Enrique was in the camp of running toward his mother, Lourdes, who left him when he was around six or seven-years-old. She also left behind an older daughter. Then, shortly after arriving in Los Angeles, she was pregnant with a third child, another daughter. Think about the aforementioned resentment and how it would fester upon this new child: My mother abandoned me and now a new child that gets to have her affection and love. Prior to deciding to seek his mother in the United States, Enrique was struggling, floating from home to home, first his father not wanting him, then his grandmother having enough of him, same with the aunt, and so on. He took up marijuana, drinking, and worst of all, glue-sniffing. He felt rejected everywhere he turned.

The one bright spot during that time is meeting María Isabel, who becomes his girlfriend. She’s shy and giggly, and also growing up through abject poverty, sharing mattresses and rooms with half a dozen people trying to survive. When Enrique eventually makes his way to the United States atop trains, María Isabel thinks about following him, but can’t do it. Then, she has their child, a daughter named Jasmine. So, as it turns out, Enrique, who for the longest time resented his mother for leaving him behind in Honduras, leaves behind Jasmine to find that same mother. He makes promises Lourdes used to, too: that we would be reunited soon, that I’ll be there for Christmas, that I’ll bring you to the United States after I save up enough for a smuggler.

To make it that far from Honduras to the border with Texas, largely riding atop dangerous trains that rip limbs from men and women, and leaving still others to be buried in unmarked and unclaimed graves, and to evade all the aforementioned roving gangs looking to steal from you, or seeking bribes, or seeking body limbs, or in one brutal instance with Enrique, robbing him and then severely beating him, requires a great deal of luck and grit. It takes the luck of avoiding those who would kill you and/or deport you back to Guatemala and then Honduras. It takes the luck of being able to hop aboard the train without the wheels eating up your feet and legs. It takes the luck of complete strangers’ willingness to feed and clothe you; to help you where others looked away, often in disgust. It takes luck not to be one of the dozens who drown in the Rio Grande when trying to cross into the United States.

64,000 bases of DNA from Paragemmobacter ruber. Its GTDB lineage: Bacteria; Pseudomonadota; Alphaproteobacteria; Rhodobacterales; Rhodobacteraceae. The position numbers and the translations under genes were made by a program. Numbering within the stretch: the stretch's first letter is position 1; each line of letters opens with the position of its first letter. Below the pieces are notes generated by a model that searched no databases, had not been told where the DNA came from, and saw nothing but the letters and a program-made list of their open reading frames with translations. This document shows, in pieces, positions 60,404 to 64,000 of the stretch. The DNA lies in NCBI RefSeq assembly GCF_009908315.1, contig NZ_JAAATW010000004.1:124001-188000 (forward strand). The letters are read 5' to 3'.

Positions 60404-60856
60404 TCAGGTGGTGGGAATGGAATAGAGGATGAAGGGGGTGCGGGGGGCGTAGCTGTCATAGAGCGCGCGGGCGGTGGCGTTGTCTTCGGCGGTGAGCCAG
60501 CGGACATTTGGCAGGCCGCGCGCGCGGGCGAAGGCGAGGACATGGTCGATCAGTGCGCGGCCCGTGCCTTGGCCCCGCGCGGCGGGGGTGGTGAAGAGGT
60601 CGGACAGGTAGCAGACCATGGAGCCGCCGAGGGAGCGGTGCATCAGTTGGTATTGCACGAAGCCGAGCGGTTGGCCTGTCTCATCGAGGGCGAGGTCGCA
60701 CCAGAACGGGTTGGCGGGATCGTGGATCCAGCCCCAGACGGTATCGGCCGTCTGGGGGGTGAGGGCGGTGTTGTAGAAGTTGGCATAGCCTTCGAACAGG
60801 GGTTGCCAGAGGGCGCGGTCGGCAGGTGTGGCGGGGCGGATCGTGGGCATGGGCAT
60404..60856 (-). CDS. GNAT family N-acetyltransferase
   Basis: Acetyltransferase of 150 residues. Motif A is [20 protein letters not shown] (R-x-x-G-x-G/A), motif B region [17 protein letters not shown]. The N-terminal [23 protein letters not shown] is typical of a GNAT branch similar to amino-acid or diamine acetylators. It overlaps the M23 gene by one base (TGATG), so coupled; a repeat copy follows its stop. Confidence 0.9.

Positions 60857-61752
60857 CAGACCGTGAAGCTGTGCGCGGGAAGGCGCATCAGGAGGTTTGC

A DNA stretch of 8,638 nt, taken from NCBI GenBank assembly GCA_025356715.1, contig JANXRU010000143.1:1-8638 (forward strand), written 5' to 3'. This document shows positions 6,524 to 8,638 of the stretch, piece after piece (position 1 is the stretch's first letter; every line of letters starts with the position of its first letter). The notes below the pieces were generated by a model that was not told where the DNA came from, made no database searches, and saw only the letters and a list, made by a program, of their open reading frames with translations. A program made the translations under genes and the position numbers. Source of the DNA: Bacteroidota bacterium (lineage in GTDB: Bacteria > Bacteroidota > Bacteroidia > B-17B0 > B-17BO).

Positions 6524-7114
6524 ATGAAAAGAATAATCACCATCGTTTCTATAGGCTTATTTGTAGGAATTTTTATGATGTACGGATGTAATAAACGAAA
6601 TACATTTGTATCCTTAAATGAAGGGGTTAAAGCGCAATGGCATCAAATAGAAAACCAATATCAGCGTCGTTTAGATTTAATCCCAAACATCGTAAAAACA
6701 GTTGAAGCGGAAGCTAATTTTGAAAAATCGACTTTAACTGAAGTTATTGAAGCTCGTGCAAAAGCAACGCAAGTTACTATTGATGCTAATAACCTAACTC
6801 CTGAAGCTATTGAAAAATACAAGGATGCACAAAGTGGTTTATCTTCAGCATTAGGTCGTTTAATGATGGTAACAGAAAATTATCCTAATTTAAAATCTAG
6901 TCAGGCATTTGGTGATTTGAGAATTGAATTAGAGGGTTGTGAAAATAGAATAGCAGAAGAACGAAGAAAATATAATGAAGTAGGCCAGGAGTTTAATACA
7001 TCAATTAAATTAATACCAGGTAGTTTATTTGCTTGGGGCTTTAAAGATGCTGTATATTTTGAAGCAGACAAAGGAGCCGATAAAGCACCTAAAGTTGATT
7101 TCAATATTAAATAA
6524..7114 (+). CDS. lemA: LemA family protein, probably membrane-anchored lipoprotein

And it takes the grit to stay awake on the trains because it’s too dangerous to fall asleep (the trains shift a great deal on the tracks, notwithstanding the dangerous curves and the real possibility of derailment). Grit to go days only on crackers, if even that much sustenance. Grit where you greedily satiate your desperate thirst with collected yellow and green cow spit in ditches, or underneath sewage, and because of your great thirst, it’s the most delicious “water” you’ve ever tasted. Grit, when avoiding the migra, to sleep on cardboard underneath an abandoned house. Grit to keep going despite your swollen feet, yellow, bulbous blisters, a drooping eye (after Enrique’s beating), and inhaling diesel smoke all along the way. Grit to persevere through weeks and months at a time along the Rio Grande making less than $3 a day working 8 hours cleaning cars and directing traffic near a taco stand to raise enough money to call your uncle who will call your mother in North Carolina who hopefully will be able to pay a smuggler to get you across the treacherous river. Luck and grit. All to get here, to the United States, to a better life. To perhaps, the waiting arms of their mothers, who at this point, are akin to strangers.